Calligrapher Arash Shirinbab, ceramicist Forrest Lesch-Middelton, and the Islamic Cultural Center of Northern California are exploring themes of hospitality, morality, and justice through calligraphy-inscribed ceramics inspired by the Persian Nishapur tradition. The artists will create a series of dishes, vessels, and tiles via traditional ceramics and calligraphy practices that convey messages that come from sources ranging from traditional Sufi poetry to contemporary Muslim-American hip-hop. At a culminating event at the cultural center, guests will be served food on some of the dishes, illustrating the art of hospitality at the heart of Islamic culture.
After trying different calligraphy styles for more than 15 years, in 2008, Arash Shirinbab began studying under masters of the Iranian Calligraphists Association, gaining the honor to learn Thuluth from master Hosseini Garakani. He also trained in Iran under maestro S.M Vahid Mousavi Jazayeri. Shirinbab has participated in 60 gallery and museum exhibitions in the United States and internationally.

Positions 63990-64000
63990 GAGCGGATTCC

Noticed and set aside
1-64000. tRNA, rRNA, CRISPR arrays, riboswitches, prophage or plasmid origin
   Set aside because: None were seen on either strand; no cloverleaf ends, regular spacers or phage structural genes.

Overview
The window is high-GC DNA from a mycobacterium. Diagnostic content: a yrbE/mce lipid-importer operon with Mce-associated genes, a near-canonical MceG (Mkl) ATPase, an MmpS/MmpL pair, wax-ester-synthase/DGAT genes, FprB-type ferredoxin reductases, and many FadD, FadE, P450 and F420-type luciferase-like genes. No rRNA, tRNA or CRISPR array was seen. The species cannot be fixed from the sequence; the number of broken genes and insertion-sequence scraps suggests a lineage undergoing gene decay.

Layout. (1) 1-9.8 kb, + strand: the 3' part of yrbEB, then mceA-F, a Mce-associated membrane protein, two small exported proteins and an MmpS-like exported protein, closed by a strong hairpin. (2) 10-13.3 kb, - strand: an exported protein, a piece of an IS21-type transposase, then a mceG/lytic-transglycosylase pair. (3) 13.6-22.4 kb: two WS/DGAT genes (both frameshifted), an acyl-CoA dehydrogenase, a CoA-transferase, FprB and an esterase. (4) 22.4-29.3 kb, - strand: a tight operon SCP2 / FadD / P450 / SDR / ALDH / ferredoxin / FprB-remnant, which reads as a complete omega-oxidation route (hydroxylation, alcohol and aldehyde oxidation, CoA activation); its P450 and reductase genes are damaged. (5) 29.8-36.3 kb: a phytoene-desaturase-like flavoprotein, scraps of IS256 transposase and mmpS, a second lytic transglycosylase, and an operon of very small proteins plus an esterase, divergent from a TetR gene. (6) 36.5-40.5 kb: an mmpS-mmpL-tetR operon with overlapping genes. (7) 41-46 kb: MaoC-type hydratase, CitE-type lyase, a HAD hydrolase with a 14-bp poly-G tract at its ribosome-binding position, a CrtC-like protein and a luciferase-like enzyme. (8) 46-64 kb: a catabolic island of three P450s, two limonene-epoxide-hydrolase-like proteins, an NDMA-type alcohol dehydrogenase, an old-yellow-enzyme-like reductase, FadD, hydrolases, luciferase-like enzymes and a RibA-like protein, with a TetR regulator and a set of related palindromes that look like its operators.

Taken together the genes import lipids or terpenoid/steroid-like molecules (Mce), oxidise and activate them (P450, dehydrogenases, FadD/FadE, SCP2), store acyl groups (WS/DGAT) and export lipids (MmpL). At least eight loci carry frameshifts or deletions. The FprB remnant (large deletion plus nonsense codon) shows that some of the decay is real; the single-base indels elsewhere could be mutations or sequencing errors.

Forrest Lesch-Middleton began working in clay at age 14 and studied clay, glass, and neon at Alfred University. He has held many guest artist/residency positions.
The Islamic Cultural Center, an independent nonprofit organization serving the Muslim-American and greater Bay Area communities, provides a dynamic space for exchanging ideas about Islam through art, culture, and education. The project will enable the Center to continue already significant programing investments in calligraphy and sacred art.